Primary education is both free and compulsory in Libya. Children between the ages of 6 and 15 attend primary school and then attend secondary school for three additional years (15- to 18-year-olds). According to figures reported for the year 2000, approximately 766,807 students attended primary school and had 97,334 teachers; approximately 717,000 students were enrolled in secondary, technical, and vocational schools; and about 287,172 students were enrolled in Libya’s universities.
Education in Malawi no longer stresses academic preparation leading to access to secondary school and universities, rather the stress is now on agriculture and practical training since few students go on to high school or university and most begin work immediately after primary school.
Morocco has made significant strides in education over the past decades. The Government allocates about 26% of its annual budget for education. The education system in Morocco has undergone several reform and unification programmes in an effort to reduce regional differences in quality and standards, and to ensure universal access to education throughout the country.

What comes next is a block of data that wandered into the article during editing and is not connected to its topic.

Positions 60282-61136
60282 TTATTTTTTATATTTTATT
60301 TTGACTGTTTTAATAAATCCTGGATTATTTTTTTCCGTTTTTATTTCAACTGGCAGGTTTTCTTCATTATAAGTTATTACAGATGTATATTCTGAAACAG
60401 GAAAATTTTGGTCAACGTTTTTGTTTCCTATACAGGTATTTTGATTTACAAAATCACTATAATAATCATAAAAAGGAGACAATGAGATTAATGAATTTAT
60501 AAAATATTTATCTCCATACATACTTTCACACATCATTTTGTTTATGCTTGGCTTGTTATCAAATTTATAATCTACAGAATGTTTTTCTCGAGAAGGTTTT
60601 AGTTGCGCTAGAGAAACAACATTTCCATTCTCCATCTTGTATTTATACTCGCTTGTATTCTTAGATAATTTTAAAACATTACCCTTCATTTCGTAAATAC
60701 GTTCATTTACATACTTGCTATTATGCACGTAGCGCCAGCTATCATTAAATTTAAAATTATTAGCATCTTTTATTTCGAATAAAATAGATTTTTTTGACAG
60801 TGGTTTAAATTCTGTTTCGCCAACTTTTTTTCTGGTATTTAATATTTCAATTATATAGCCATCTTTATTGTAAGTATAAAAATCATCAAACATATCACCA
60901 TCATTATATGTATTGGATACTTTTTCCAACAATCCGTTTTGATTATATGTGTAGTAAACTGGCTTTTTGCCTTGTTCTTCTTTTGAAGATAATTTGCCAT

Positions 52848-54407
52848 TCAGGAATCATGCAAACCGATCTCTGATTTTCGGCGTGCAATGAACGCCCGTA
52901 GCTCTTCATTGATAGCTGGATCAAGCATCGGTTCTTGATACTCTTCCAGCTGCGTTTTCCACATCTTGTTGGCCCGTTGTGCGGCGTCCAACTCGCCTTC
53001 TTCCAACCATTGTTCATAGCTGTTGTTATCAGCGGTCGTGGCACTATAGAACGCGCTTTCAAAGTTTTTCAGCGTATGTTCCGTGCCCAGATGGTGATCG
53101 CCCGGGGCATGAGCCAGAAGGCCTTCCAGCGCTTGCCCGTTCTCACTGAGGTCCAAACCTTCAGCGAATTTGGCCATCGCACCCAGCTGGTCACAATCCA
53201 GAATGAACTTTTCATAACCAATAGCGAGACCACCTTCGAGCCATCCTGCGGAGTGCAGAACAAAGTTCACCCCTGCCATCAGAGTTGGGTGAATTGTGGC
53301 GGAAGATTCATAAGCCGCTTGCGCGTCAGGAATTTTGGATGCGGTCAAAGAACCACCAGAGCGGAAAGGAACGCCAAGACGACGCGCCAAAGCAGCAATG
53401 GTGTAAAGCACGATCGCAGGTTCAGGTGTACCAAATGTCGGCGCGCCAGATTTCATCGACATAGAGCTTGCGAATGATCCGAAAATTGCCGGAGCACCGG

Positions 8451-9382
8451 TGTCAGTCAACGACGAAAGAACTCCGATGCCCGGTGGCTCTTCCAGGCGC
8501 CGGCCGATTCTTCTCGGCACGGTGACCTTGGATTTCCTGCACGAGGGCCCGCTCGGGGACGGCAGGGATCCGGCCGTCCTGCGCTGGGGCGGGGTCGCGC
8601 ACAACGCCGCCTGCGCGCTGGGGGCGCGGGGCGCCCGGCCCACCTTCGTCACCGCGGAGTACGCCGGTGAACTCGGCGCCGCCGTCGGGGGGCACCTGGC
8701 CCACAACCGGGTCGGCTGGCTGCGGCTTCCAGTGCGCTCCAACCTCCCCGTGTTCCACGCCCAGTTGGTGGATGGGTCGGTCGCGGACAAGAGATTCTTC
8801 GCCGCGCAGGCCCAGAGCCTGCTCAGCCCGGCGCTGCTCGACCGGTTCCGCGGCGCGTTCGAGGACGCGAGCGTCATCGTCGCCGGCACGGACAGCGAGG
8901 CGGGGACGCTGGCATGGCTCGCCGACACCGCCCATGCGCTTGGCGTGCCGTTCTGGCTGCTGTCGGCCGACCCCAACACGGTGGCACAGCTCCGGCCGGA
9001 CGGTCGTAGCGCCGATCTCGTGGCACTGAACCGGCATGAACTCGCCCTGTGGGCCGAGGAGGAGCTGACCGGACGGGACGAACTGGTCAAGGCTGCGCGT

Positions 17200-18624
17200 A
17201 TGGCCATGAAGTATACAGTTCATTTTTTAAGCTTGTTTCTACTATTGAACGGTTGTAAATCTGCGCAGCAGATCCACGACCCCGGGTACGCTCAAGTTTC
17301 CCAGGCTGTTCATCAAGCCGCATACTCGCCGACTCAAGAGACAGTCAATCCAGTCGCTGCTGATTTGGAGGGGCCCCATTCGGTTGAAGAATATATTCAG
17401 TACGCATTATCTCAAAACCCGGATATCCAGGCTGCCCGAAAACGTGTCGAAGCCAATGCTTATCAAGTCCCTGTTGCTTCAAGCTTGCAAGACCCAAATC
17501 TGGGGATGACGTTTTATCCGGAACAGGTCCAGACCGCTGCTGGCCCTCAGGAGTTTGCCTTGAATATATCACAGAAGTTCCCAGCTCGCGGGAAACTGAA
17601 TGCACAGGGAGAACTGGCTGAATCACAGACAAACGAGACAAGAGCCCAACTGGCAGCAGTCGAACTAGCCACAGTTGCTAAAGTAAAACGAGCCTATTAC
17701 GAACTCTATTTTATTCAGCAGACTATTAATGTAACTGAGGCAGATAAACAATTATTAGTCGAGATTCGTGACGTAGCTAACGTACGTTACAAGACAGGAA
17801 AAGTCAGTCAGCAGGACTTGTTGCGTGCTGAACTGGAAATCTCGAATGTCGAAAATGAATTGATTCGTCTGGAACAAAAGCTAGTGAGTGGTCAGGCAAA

Education is compulsory in Mozambique for the introductory seven years of it, although an alarming number of children to not even get this far. Following a period spent in pre-primary crèche which is optional, they may spend 2 years at jardin infantil followed by another 5 at primary school, which completes the compulsory period.
The Namibian education system has been evolving since the nation achieved independence, although the dream of equal education for all remains tantalizingly unreached. A program of pre-primary education is unrolling, and is hoped to be completed by 2013. Pupils spend their first 7 years at primary school from age 6, where they are promoted from grade to grade on the basis of competencies.